Protesters demonstrated Friday in Annapolis, calling for Governor Larry Hogan to protect them against eviction. Around 145-thousand Maryland residents could be at risk of being kicked out of their homes if Hogan doesn't extend the eviction moratorium. Courts are expected to resume eviction cases Saturday.
On behalf of the Attorney General’s COVID 19 Access to Justice Task Force, Maryland Attorney General Brian E. Frosh today sent a letter to the chief judges of the Court of Appeals and the District Court of Maryland requesting the Court extend its moratoria on eviction actions and debt collection cases until January 31, 2021. In its letter to Chief Judge Mary Ellen Barbera and Chief Judge John P. Morrissey, the Task Force, citing the ongoing public health and economic devastation of the pandemic, requested holding the moratoria in place until the General Assembly has the opportunity to enact, and the Governor to sign, emergency legislation to assist Marylanders with the housing and debt crises caused by the COVID-19 pandemic. The current moratorium restricts Maryland’s District Court system from hearing eviction proceedings until July 25, when the current stay on residential evictions is scheduled to be lifted.
“COVID-19 has caused significant hardship for thousands of Maryland families,” said Attorney General Frosh. “Loss of jobs and the resulting loss of income have left many residents with little to no resources to pay rent or other bills. If eviction and debt collection proceedings are allowed to move forward, many Maryland families will be forced out of their homes, with no place to go and no income to obtain new housing.”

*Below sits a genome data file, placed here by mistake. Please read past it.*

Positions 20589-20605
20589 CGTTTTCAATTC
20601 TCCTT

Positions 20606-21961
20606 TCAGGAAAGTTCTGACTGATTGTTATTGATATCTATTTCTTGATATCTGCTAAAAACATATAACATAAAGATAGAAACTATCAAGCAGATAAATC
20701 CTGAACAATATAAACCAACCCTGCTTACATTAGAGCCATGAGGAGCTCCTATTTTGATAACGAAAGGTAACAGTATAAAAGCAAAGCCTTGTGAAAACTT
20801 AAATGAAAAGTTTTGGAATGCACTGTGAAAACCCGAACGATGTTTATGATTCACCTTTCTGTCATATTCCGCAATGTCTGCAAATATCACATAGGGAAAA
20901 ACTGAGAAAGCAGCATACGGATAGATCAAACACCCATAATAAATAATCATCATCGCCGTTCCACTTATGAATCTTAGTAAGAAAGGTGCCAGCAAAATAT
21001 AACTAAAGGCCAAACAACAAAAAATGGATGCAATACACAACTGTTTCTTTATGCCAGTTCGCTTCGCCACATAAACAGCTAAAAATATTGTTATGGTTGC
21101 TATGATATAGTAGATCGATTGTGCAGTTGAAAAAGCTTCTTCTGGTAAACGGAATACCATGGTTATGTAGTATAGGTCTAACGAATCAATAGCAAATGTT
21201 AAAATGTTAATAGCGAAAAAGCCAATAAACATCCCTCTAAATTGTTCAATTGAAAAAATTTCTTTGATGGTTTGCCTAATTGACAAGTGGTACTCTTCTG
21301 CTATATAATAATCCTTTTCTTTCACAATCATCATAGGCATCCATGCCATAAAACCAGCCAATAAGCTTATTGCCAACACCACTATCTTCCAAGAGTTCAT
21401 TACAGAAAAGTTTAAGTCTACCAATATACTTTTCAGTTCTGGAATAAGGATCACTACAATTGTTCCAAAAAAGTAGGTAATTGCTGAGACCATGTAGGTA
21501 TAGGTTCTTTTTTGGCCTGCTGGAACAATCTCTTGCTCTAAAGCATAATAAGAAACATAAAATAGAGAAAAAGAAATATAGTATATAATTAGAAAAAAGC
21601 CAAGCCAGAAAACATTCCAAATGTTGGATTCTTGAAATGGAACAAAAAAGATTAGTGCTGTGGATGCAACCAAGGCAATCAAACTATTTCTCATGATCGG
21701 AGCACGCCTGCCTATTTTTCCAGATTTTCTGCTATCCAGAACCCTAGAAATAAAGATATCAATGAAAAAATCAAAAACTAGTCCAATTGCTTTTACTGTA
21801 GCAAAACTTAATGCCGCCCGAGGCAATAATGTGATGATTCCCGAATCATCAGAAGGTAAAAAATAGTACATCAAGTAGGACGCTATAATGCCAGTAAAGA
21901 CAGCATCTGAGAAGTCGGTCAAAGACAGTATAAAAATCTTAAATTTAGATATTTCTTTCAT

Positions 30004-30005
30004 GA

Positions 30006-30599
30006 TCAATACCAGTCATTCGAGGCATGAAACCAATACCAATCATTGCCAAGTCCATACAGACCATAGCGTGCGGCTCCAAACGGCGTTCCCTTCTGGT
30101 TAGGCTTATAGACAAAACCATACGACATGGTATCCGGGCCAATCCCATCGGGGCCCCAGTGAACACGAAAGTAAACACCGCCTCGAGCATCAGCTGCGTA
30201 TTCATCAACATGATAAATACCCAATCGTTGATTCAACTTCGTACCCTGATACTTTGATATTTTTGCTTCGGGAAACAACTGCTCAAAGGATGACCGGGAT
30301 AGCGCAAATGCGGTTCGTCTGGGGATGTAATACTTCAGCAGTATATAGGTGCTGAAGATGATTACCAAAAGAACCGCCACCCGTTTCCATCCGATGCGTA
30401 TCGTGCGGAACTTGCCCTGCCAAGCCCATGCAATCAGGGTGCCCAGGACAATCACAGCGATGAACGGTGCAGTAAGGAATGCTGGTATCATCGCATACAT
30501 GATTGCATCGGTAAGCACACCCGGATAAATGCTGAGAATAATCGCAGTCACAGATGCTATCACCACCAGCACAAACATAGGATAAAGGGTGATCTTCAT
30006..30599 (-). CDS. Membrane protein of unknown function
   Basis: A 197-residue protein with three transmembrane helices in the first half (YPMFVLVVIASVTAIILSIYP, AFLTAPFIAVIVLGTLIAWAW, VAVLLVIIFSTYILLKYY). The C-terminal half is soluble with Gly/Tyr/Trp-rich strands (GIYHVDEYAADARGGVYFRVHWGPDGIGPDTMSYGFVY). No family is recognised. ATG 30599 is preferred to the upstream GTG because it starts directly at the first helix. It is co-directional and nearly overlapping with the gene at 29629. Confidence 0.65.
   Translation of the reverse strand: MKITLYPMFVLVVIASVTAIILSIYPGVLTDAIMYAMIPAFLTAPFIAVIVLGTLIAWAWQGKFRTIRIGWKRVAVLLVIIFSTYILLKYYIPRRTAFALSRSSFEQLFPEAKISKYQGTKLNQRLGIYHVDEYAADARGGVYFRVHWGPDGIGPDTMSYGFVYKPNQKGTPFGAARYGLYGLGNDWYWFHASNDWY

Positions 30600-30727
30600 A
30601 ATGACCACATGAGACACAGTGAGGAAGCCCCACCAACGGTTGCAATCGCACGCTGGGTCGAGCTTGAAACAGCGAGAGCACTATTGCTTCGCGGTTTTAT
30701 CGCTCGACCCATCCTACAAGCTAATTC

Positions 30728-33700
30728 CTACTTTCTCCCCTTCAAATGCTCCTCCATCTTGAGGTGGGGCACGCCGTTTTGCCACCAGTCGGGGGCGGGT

Extension of the moratoria is critical because the ongoing public health emergency has rendered Marylanders’ inability to pay rent and consumer debt largely unchanged since the onset of the pandemic. Many Marylanders were struggling to pay housing and other expenses before the COVID-19 crisis, and the pandemic has exacerbated these difficulties exponentially. Specifically:
- The disease continues unabated and disproportionately harms communities of color;
- Economic conditions that will reduce unemployment and enable schools to reopen seem unlikely to improve significantly in the short term;
- Unemployment and other CARES Act benefits are inaccessible or slated to end on July 31;
- Rental assistance is limited;
- Court proceedings under COVID-19 conditions will make eviction and debt collection more challenging.
In its letter, the Task Force noted that allowing landlord-tenant and debt collection cases to proceed will exacerbate what is already a dire situation for many Marylanders. A few months reprieve would help the State avoid thousands of evictions and provide Marylanders much-needed time to begin to overcome the extraordinary health and economic challenges as a result of the pandemic.
Attorney General Frosh also noted the ongoing work of the Task Force in taking this action to urge extension of the moratoria.
“I also want to thank the Access to Justice Commission, our partner in this endeavor, and members of the Task Force and its committees for their tremendous commitment so far in working to develop solutions and strategies to help address the most pressing and critical needs of so many of our neighbors in the midst of the pandemic," said Frosh. "The wealth of knowledge, experience, and diversity amongst the members of the Task Force, along with a shared commitment to assist those in dire need, will allow us office to continue efforts to assist and advocate for those facing unprecedented and unforeseen hardship.”
- Letter to Chief Judge Barbera and Chief Judge Morrissey
- Letter to CA and District Court
- DHCD Follow up Briefing